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Content was last updated for relevancy and accuracy on January 7, 2020.
Manufacturing in Mexico continues to grow across most industries, both in size and sophistication and is the 12th largest exporter in the world.
Despite the changes and uncertainty of NAFTA being re-negotiated as the new United States-Mexico-Canada Agreement (USMCA), the major manufacturing industries in Mexico are expected to see continual growth. Respective governments have streamlined certain regulations which allow businesses to establish operations in Mexico with little difficulty. Furthermore, preferential tariffs and free trade agreements have forged comparable production costs with an efficient infrastructure for transporting goods with little to no tariffs.
Mexico’s large, diversified labor pool continues to grow across most manufacturing industries, both in size and sophistication. Mexico’s large, diversified labor pool and its proximity to the United States, coupled with wage and transportation inflation in China, is driving the largest Mexico manufacturing expansion over the past twenty years. There is now a highly skilled, and educated workforce that can excel in all the major industries in Mexico.
Although many industries are moving their manufacturing to Mexico, the most prominent industries in Mexico are the automotive, aviation and aerospace, medical device, apparel and textile, and consumer products industries.
The automotive manufacturing industry in Mexico has played a crucial role in the economy over the past decade, attracting some of the world’s largest assemblers like Chrysler Fiat, Ford, GM, and Toyota to name a few. Mexico is also South America’s largest automotive manufacturer with an annual production of close to 4,000,000 units. It is estimated that 82% of these units are exported.
At the most recent Automotive Logistics Mexico conference, the executive president of the Asociación Mexicana de la Industria Automotriz (AMIA), Eduardo Solis, reported that the automotive manufacturing industry had been, “growing significantly” as it now represents 20.2% of the GDP, second to the food industry at 20.7%. Furthermore, Solis claimed that net revenue for the Mexican automotive industry is set to surpass $77m.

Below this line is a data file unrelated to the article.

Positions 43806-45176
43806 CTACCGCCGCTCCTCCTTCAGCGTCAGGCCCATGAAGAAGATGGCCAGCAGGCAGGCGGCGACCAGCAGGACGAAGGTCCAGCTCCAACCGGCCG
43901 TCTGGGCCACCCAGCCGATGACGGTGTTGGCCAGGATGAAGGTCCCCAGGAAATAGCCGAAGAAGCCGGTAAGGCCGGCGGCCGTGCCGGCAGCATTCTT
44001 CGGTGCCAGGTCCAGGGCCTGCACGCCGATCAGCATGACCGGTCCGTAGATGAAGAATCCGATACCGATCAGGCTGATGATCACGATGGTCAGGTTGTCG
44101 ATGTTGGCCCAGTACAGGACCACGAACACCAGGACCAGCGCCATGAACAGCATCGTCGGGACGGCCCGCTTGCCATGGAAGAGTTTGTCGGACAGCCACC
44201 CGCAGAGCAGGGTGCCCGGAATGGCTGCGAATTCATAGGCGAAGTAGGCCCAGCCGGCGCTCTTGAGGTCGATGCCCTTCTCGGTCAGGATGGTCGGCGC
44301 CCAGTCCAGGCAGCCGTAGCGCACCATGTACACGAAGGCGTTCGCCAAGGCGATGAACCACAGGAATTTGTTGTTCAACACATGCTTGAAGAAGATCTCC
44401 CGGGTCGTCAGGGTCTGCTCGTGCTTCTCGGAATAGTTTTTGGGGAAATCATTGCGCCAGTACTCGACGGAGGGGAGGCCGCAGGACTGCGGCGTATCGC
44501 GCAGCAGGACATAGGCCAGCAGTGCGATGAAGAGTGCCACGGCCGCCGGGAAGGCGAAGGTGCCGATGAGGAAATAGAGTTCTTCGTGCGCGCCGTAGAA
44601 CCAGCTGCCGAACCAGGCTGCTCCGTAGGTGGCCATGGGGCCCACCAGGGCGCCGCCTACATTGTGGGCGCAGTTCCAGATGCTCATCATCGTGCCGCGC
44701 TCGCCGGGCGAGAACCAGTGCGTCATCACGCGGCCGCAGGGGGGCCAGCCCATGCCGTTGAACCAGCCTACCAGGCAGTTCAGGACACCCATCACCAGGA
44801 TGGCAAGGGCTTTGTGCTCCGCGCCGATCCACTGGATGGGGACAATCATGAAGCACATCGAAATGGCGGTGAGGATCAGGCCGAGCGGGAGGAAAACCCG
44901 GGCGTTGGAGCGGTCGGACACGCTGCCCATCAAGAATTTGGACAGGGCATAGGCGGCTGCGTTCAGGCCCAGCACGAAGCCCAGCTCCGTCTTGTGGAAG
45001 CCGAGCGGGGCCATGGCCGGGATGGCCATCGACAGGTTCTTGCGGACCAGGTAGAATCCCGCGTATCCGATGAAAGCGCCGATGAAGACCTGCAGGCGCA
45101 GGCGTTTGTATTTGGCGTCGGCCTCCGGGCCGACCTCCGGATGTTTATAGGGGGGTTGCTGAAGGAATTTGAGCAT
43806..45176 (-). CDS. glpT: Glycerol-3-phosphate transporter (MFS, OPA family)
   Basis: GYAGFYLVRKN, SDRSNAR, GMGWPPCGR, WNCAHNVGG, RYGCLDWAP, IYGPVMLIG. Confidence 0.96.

In the late sixties, the Mexican Government’s Maquiladora Export Program (now known as the IMMEX Program) began laying the foundation for this industry. It is mostly responsible for expanding industrialization, employment opportunities and most importantly, allowing the importation of goods to be assembled and exported without import duties or taxes. Aerospace companies have taken advantage of these manufacturing opportunities in Mexico.
The aerospace manufacturing industry in Mexico is a top performing sector and an excellent example of overall growth according to Export.gov:
A ProMexico 2018 report has revealed that the medical device manufacturing industry in Mexico continues to experience favorable growth. Over the past few decades, some 641 medical device manufacturers have leveraged nearshore operations along the U.S./Mexico border regions, which is responsible for adding around 156,831 to the workforce and over $9.05 billion annually in exports.
Factors that contribute to this industry’s growth include:
As Mexico’s fourth-largest manufacturing industry, the apparel/clothing, and textile manufacturing, accounts for 3.7% (1.3% in textiles and 2.4% in apparel) of Mexico’s manufacturing GDP.
Learn more about Mexico’s textile industry and their clothing manufacturing industry.
Many consumer products are being manufactured in Mexico now as well. As manufacturing costs continue to rise in China, manufacturers are moving their operations to Mexico for a variety of cost-efficient reasons. This also includes electronics manufacturing. Consumer product manufacturers have also seen the value in establishing shelter corporations and leveraging the IMMEX Program (formerly known as the Maquiladora Program) which allows for duty-free importation of raw materials.
Gone is the day of only simple assembly and low-tech manufacturing in Mexico. Now the country is attracting large, multinational manufacturers from virtually every industry. Industries in Mexico now vary across all sectors of business. In fact, Tijuana, Mexico now claims the largest concentration of medical device manufacturers in all of North America, and Mexico is now the fourth largest producers of automobiles in the world.
Regardless of your company’s size, industry or level of sophistication, NAPS can help determine if manufacturing in Mexico is a good fit for your organization through the development of a detailed financial, operational and logistical feasibility study.
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